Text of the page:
After lunch I told the story of Zacchaeus to the kids, which gave me a great excuse to put the smallest boy in the village up in a tree. We celebrated the fact that salvation came to the house of that greedy tax collector and could come to them, too. We then transitioned right into a giant game of "Duck, Duck, Chicken!" (since there was no local word for goose). What a blast! The smiles and laughter were worth every minute of the 25 hours we spent (via plane and bus) to come to this part of the world. And to watch the adult women laughing at our antics (and joining in the jump rope game) was icing on the cake.

When the house repair was complete, we asked the villagers to gather so we could say a few words. Paul and Mary expressed our gratitude for their hospitality and our love for them and their country. We took a few minutes to pray for those who were sick and then to pray a blessing over the widow and her new home. It was very humbling to have her come and kneel at our feet for prayer.

Because the bus had not yet arrived, Mary suggested we sing a song. You don't have to say that twice to Ugandan believers! Within a minute a man was leading out in a praise song, a girl was beating the plastic water bucket like a drum, and half of the crowd was dancing.



We returned to the guest house, enjoyed a hot sponge bath, then welcomed Pastor Moses and his wife, Sarah, for dinner. We were humbled to hear Moses say he would much rather have us come in person rather than save the airfare and send the money. He and his wife are deeply blessed to have this team come each year. And that, of course, blesses us.

Friday

On Thursday, we kicked off the youth conference held in Pastor Moses's church. When the team arrived at 9:00 am, we found the entire church filled with exuberant music and dancing bodies, singing and giving praise to our Heavenly Father. The workshop leaders on stage were infectious and their back-up dancers moved and swayed effortlessly in rhythm. Our team of “Mzungus” (foreigners) put in a good effort to keep up, and judging by the sweat stains, we left it all on the floor for the Lord! Who would have known that Ugandan worship could be the best form of cardio?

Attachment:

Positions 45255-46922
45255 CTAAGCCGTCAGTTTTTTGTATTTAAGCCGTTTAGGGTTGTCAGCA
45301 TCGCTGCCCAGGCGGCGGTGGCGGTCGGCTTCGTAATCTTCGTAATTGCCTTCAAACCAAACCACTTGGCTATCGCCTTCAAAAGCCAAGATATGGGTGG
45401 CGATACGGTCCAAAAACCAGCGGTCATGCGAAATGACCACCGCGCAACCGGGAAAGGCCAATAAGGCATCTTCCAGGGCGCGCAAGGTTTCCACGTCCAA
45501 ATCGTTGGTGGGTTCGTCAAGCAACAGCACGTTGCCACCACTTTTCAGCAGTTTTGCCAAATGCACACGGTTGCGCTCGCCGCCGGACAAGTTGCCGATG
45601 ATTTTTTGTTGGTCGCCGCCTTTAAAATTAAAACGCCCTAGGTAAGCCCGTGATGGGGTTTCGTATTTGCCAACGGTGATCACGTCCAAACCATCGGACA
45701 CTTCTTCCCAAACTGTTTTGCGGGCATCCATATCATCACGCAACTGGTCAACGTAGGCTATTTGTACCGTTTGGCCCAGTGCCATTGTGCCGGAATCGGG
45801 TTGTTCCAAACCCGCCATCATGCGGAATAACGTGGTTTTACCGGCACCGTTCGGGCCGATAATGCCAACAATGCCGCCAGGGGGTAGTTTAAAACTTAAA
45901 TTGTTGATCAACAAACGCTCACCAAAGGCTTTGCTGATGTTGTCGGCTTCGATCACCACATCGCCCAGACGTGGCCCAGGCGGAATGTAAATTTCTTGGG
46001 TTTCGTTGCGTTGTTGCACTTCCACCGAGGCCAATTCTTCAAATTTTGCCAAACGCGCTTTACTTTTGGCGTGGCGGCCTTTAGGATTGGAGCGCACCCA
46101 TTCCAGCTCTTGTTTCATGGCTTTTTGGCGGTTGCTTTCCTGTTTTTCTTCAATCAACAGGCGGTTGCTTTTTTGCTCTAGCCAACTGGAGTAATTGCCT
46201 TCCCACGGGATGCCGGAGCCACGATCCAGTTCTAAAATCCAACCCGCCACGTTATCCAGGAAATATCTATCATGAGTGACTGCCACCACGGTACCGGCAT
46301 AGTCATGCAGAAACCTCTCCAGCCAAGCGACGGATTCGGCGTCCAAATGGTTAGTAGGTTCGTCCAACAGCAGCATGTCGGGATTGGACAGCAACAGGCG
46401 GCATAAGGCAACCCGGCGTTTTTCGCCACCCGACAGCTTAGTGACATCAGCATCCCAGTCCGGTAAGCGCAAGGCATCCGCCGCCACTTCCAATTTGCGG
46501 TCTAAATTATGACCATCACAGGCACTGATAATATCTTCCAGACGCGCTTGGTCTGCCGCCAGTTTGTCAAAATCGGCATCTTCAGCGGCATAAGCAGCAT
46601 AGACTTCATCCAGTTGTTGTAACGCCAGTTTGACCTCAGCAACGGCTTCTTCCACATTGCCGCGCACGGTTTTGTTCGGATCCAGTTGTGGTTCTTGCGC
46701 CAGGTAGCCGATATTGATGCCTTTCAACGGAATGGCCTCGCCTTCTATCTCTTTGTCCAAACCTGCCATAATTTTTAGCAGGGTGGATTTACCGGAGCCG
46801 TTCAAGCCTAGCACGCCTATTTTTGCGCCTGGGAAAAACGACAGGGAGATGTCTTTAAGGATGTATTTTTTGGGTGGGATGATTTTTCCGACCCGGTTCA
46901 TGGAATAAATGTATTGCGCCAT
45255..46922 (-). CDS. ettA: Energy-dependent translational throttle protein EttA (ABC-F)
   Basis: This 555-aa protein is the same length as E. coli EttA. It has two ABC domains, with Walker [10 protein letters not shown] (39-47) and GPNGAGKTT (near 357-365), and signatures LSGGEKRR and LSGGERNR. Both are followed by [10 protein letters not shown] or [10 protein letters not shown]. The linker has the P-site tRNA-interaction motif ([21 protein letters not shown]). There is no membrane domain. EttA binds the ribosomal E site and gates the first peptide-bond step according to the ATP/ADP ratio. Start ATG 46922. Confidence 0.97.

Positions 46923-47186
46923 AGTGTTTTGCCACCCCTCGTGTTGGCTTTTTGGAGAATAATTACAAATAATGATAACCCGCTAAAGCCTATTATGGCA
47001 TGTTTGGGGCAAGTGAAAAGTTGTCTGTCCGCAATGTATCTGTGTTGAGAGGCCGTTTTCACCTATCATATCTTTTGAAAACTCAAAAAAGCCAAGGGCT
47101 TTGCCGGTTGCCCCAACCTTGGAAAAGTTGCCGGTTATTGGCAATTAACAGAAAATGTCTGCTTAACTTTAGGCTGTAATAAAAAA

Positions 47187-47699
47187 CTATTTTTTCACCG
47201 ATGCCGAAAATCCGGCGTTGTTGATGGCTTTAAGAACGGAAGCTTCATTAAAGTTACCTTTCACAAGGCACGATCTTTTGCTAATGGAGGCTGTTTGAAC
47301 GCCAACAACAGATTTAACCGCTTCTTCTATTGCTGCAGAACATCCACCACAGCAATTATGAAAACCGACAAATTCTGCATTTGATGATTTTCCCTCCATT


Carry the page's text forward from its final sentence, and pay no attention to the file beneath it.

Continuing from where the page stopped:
The Youth Conference program has been cohesive, engaging, and (of course) fun! Teachings have focused on election, regeneration, justification, conversion, and other topics related to salvation. We wove in skits and games (including the “Trust Fall” and “Sin Detector”) to reinforce the themes. Paul delivered a message on Genesis and the story of creation and salvation. He got everyone laughing as he demonstrated eating a very juicy mango using exaggerated gestures. 

It was heart warming to see the crowd break down into small groups to discuss the Scriptures. I was told that small groups were not very effective when first introduced a couple of years ago, but now the participants were engaged and responsive! The youth leaders did a wonderful job generating discussion. 

Sherly led the children's ministry and taught them the fruits of the Spirit, focusing on gifts such as love, patience, peace, and joy. The children took some time to color and enjoyed a fun scavenger hunt outside.

Thank you for all your prayers! They have helped the team stay healthy, in good spirits, and energized to do God's work.

Saturday

While you are being pounded by the Blizzard of 2016, we are enjoying some well-deserved equatorial sunshine at the end of a busy week. The skies are blue. The temperature is about 75 degrees with a light breeze. Weaverbirds are noisily building their colony of teardrop-shaped nests in a nearby tree. It's very restful.